EVERY once in a while in the movies, a performance by a child actor leaves a mark. When we see them in real life, most of them turn out to be extensions of the characters they have played on screen. Parth Bhalerao isn’t one of them. When the 14-year-old went up on stage to receive the award for the Best Child Actor at the recent 21st Life OK Screen Awards for his role in Bhoothnath Returns, he came across as any shy kid next door. Unlike the character in the film, Akhrot, a pint-sized, mischievous slum child, who dampens the efforts made by the ghost — played by Amitabh Bachchan — to scare him, Bhalerao barely managed to put together a sentence in his acceptance speech. Yet when host Sidharth Malhotra asked him do a jig, Bhalerao put up an impromptu show, matching steps with the actor. Transforming into a consummate performer in a jiffy, on stage or in front of the camera, comes easily to him. “Acting allows you to be where one can be what one isn’t in real life,” he says.
Pune-based Bhalerao is just two films old — Bhoothnath Returns and Killa. But thanks to his training in theatre, he is a confident actor. But, it took a while for him to move to centrestage. A backbencher in New English School in Ramanbaugh, he was in Class V, when a theatre group came looking for new actors. Bhalerao still doesn’t know what caught the eye of his drama teacher Ravindra Satpute. But he got the role of “chhota don”, a badass kid, who takes on the bigger guys. Four years later, he plays the protagonist’s friend Bandya, in the Marathi indie movie Killa, directed by Avinash Arun. He is a likable bully, who soon becomes an emotional catalyst in the protagonist’s life.
He owes it all, he says, to the basics of theatre. “The first thing I learnt in theatre was to speak loudly, so that the audience can hear me. And to never turn my back to them. Theatre continues to be my first love and I still act in plays. I enjoy the instant audience reaction I get there,” says the actor, when we meet him at an Andheri hotel. Next to him are a number of half-open books kept on a table. “With board exams in March, he could only do films with a longer schedule so that he gets time to study,” says Bhalerao’s mother, accompanying him for a film shoot in Mumbai. Besides his school plays, he acts in Satpute’s theatre group, Collage Collection. He is currently working in Laxman Utekar’s next film titled Lalbagchi Rani.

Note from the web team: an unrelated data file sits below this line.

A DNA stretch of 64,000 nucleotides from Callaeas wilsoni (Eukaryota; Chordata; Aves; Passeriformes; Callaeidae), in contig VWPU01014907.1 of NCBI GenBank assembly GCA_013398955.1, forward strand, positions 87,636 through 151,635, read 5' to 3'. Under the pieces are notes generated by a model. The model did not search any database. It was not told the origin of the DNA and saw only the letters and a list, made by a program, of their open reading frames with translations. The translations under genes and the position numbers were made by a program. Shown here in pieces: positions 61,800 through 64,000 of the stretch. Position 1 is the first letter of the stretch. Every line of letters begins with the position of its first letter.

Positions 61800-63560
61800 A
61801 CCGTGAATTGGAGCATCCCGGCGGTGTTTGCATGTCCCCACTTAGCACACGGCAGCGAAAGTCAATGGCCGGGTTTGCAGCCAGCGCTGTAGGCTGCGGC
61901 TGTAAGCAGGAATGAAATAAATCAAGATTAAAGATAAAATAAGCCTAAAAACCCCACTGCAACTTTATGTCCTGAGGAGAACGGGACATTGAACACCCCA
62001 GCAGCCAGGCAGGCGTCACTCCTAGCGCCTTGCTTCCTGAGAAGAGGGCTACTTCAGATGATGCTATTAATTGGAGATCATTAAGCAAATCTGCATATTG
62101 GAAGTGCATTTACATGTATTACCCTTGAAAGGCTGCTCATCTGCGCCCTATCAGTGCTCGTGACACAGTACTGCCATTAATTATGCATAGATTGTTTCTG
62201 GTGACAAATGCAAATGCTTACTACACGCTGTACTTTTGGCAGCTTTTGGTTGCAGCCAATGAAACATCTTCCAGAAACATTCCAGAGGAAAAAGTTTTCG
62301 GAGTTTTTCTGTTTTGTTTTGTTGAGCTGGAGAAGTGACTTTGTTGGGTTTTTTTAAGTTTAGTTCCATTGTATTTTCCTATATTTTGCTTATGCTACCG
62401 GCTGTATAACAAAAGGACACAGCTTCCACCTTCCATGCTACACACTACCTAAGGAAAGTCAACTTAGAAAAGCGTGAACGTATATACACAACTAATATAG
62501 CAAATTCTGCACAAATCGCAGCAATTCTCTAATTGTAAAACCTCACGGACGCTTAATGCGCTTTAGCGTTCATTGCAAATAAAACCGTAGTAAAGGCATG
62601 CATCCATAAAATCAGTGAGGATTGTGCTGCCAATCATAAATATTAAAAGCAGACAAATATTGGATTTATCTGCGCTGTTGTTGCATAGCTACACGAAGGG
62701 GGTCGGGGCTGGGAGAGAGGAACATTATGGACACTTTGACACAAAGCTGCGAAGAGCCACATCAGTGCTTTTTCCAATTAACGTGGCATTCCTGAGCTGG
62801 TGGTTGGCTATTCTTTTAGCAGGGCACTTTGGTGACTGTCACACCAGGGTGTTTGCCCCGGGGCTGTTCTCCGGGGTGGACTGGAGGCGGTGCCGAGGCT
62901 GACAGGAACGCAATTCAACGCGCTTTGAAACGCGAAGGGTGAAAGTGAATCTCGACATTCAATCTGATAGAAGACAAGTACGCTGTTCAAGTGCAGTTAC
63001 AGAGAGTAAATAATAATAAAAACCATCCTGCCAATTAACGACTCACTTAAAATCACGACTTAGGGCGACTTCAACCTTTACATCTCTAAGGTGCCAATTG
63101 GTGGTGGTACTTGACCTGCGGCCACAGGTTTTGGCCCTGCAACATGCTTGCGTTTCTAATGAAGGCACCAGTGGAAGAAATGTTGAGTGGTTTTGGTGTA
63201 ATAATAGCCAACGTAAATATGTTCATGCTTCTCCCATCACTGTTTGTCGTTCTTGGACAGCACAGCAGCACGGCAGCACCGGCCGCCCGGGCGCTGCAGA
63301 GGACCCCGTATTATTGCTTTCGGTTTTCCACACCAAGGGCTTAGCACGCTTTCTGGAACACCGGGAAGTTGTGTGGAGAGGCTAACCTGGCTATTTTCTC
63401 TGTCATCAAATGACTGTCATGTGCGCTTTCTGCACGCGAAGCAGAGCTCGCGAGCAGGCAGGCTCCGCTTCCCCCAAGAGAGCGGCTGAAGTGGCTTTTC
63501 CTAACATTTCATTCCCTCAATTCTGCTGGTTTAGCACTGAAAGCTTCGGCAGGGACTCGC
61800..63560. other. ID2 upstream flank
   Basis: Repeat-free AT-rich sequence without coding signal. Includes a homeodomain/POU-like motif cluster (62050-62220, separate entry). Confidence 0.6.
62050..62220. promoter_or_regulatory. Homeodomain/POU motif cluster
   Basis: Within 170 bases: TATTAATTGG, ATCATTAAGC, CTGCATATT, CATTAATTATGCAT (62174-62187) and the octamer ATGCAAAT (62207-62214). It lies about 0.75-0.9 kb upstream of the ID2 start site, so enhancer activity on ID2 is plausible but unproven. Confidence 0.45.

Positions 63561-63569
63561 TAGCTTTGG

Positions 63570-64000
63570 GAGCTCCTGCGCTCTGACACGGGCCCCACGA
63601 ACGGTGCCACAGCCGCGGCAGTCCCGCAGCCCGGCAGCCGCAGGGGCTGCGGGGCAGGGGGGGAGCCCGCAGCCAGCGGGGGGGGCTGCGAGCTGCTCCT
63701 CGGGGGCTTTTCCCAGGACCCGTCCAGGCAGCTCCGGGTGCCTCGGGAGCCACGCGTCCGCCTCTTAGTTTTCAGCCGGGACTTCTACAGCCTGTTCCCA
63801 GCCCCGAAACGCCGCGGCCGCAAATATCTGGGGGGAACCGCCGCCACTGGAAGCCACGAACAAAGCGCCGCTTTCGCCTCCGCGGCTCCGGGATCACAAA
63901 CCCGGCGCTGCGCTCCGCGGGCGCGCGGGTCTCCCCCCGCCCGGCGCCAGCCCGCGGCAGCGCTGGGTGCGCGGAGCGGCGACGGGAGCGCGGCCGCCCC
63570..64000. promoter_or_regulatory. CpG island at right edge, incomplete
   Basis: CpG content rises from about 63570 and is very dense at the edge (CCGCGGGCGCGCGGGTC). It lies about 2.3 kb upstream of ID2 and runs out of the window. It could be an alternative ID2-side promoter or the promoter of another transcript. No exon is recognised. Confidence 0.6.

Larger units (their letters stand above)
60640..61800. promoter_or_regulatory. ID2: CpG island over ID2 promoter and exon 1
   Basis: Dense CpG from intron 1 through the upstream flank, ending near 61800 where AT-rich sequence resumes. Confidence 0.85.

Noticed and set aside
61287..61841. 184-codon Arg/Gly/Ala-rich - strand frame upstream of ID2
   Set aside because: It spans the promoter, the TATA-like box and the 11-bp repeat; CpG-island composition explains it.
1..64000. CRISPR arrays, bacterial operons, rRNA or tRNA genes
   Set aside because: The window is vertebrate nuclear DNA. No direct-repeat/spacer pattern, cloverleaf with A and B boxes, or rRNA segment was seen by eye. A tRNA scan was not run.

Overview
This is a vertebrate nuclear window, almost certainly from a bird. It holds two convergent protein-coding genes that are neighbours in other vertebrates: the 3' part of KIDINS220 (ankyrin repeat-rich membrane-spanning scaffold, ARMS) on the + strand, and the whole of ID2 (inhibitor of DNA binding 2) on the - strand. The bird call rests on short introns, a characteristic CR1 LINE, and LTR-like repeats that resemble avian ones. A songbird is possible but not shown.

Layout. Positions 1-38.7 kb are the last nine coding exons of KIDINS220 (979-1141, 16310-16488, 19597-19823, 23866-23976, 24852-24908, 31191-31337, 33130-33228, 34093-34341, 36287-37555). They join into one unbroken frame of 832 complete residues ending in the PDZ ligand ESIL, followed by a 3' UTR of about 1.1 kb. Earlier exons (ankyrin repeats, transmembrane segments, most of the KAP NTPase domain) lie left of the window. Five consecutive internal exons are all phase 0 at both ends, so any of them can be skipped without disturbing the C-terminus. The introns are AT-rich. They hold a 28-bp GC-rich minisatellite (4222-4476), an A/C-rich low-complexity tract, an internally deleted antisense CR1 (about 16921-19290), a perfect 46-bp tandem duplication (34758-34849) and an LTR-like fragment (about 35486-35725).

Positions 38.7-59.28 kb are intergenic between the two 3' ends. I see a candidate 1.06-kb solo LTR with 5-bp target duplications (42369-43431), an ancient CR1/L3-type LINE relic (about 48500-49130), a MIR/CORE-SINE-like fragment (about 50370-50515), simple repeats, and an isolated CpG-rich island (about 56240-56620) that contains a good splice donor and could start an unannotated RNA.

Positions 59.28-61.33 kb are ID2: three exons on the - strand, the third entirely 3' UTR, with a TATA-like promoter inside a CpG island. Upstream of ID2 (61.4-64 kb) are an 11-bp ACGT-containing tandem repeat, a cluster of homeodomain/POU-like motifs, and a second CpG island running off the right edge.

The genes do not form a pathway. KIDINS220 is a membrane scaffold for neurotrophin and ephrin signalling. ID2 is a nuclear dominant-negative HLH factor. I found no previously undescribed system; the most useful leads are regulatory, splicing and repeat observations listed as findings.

Killa, which won the Crystal Bear award by the Children’s Jury at the Berlin Film Festival and has been received warmly across other international film festivals, is now ready for a theatrical release in May. It’s this performance that landed him the role in Bhoothnath Returns, which released in April last year. But, Bhalerao doesn’t seem too enchanted by showbiz, is undecided about his acting career, and wants to pursue animal psychology, he says.
After he is done with school and homework, when his mother is busy running the photocopy shop and his father is at work, Bhalerao returns to his favourite pastime — playing with his pet cat and Cocktail parrot, which flies freely in the house. Sometimes, when people from the streets, which his first floor balcony overlooks, point at him speaking in hushed voices, he quietly goes inside.